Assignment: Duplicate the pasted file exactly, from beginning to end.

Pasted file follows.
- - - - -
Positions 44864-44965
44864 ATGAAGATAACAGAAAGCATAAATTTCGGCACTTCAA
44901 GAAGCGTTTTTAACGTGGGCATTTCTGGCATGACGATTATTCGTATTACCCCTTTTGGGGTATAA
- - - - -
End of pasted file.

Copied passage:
Positions 44864-44965
44864 ATGAAGATAACAGAAAGCATAAATTTCGGCACTTCAA
44901 GAAGCGTTTTTAACGTGGGCATTTCTGGCATGACGATTATTCGTATTACCCCTTTTGGGGTATAA